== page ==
Examples of wreathe in a Sentence
decided to wreathe the grapevines into a beribboned swag to give the room the “country look”
wreathed small flowers into the design for the wallpaper
Recent Examples of wreathe from the Web
Campaigners accused the government of doing too little, as dramatic footage showed the area off Balikpapan in the province of East Kalimantan wreathed in thick black smoke after the oil caught fire over the weekend.
Raissa and Mariam take it all in -- wreathes heavy with ornaments, chandeliers, ablaze with light.
Their grave boxes still smell like fresh paint and are wreathed in plastic flowers, propped up on blocks on the cemetery's highest ground, at least for now.
Void Star’s characters live in a near-future world where global warming has flooded most coastal cities and San Francisco and Los Angeles are wreathed in squalid favelas.
Nearby La Scala opera house, the Hotel Milano Scala—which has fearsome eco credentials, like an underground pump converting soil water into energy—has wreathed its balconies in foliage, and has a vegetable garden on the rooftop.
Her pyrotechnic blondeness, with its cascade of dark roots, wreathed her face like a spray of goldenrod.
On the day of the wedding, the gateway outside of the First Congregational Church was wreathed with pink peonies, a special surprise from Miles’s parents.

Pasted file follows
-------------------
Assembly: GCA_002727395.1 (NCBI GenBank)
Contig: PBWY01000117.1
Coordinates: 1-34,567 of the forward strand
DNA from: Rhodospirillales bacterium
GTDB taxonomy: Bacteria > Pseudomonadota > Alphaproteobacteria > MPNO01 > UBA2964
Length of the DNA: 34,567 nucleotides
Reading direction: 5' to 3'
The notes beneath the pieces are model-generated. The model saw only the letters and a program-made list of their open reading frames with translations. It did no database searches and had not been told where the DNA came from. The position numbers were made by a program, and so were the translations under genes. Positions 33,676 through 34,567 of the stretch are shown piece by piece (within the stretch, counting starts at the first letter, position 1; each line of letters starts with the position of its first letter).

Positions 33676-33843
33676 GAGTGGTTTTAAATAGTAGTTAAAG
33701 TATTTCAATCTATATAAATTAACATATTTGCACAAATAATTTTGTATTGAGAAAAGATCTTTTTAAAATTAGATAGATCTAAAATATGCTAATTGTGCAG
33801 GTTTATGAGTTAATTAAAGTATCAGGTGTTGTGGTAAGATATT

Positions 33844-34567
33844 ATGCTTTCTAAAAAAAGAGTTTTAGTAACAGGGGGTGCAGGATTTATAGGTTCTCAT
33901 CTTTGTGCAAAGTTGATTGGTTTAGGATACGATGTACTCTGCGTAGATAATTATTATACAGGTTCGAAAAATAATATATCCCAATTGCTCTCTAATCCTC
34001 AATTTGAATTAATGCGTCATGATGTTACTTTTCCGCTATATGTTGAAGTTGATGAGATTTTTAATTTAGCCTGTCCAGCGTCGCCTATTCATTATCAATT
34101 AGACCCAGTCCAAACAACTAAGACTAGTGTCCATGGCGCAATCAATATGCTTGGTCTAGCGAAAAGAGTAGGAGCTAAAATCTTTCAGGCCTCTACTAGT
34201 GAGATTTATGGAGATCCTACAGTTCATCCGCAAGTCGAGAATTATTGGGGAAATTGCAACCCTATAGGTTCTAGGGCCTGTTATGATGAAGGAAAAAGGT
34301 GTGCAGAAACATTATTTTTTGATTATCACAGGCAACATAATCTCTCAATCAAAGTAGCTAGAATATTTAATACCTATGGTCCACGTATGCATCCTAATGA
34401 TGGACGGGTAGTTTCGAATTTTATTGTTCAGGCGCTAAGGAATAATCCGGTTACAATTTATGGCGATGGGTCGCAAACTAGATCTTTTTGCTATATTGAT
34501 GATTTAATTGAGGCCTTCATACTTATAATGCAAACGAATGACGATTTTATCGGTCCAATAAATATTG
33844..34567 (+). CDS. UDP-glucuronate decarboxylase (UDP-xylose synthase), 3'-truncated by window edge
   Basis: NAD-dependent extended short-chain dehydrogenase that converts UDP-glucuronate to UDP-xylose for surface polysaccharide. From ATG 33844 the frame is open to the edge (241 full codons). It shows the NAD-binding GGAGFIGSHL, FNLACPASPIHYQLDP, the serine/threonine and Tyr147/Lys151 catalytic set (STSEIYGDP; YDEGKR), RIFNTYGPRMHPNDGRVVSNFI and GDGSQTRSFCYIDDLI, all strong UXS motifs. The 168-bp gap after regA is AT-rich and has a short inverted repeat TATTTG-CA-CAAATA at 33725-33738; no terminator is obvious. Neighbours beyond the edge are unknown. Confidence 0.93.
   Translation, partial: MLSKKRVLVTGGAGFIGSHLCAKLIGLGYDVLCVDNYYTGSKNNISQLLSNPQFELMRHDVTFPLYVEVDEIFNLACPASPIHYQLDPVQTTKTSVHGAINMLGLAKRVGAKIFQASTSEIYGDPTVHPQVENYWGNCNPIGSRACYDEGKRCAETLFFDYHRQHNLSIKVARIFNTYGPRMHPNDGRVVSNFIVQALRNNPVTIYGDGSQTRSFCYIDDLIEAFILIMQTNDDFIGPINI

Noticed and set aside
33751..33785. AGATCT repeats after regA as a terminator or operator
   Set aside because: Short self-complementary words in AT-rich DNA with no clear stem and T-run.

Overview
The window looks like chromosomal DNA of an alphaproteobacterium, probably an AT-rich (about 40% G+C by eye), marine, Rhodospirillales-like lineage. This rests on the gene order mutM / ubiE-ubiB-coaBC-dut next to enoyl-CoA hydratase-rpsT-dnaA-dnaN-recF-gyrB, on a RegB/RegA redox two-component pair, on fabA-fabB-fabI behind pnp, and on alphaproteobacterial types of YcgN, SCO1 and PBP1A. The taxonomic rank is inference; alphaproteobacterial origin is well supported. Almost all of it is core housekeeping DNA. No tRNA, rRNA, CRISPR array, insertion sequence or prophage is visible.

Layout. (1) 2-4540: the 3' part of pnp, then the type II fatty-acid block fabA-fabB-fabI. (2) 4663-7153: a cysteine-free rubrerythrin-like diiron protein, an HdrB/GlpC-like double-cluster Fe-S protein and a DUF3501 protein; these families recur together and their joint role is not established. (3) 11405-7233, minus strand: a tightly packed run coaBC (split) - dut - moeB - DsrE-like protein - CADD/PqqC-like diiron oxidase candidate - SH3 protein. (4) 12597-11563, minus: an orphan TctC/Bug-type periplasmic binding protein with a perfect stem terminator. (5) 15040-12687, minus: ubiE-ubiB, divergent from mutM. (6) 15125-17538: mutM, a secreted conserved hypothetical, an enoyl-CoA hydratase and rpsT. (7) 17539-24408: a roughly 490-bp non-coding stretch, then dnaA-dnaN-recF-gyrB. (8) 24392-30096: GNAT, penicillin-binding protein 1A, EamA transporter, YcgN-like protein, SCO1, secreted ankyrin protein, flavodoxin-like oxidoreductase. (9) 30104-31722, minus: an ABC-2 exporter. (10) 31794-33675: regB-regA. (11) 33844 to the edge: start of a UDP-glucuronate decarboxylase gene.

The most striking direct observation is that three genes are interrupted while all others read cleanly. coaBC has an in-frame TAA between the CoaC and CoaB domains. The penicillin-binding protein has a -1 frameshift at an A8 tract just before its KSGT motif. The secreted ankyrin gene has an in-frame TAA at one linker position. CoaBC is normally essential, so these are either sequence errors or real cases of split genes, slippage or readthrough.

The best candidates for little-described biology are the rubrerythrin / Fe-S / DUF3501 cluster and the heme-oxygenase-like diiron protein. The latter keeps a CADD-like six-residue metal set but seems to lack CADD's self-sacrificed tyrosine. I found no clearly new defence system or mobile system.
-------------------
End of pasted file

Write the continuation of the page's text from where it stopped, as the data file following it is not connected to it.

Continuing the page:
Ghostly villagers assembled, silent and wreathed with smoke as their buildings burned and burned.
These example sentences are selected automatically from various online news sources to reflect current usage of the word 'wreathe.' Views expressed in the examples do not represent the opinion of Merriam-Webster or its editors. Send us feedback.
Origin and Etymology of wreathe
First Known Use: 1530See Words from the same year
WREATHE Defined for English Language Learners
Definition of wreathe for English Language Learners
: to surround or cover (something)
WREATHE Defined for Kids
Definition of wreathe for Students
- Evergreen branches were wreathed and hung.
- The girls … wreathed their hair with … blossoms.
- —Lucy Maud Montgomery, Anne of Avonlea
Seen and Heard
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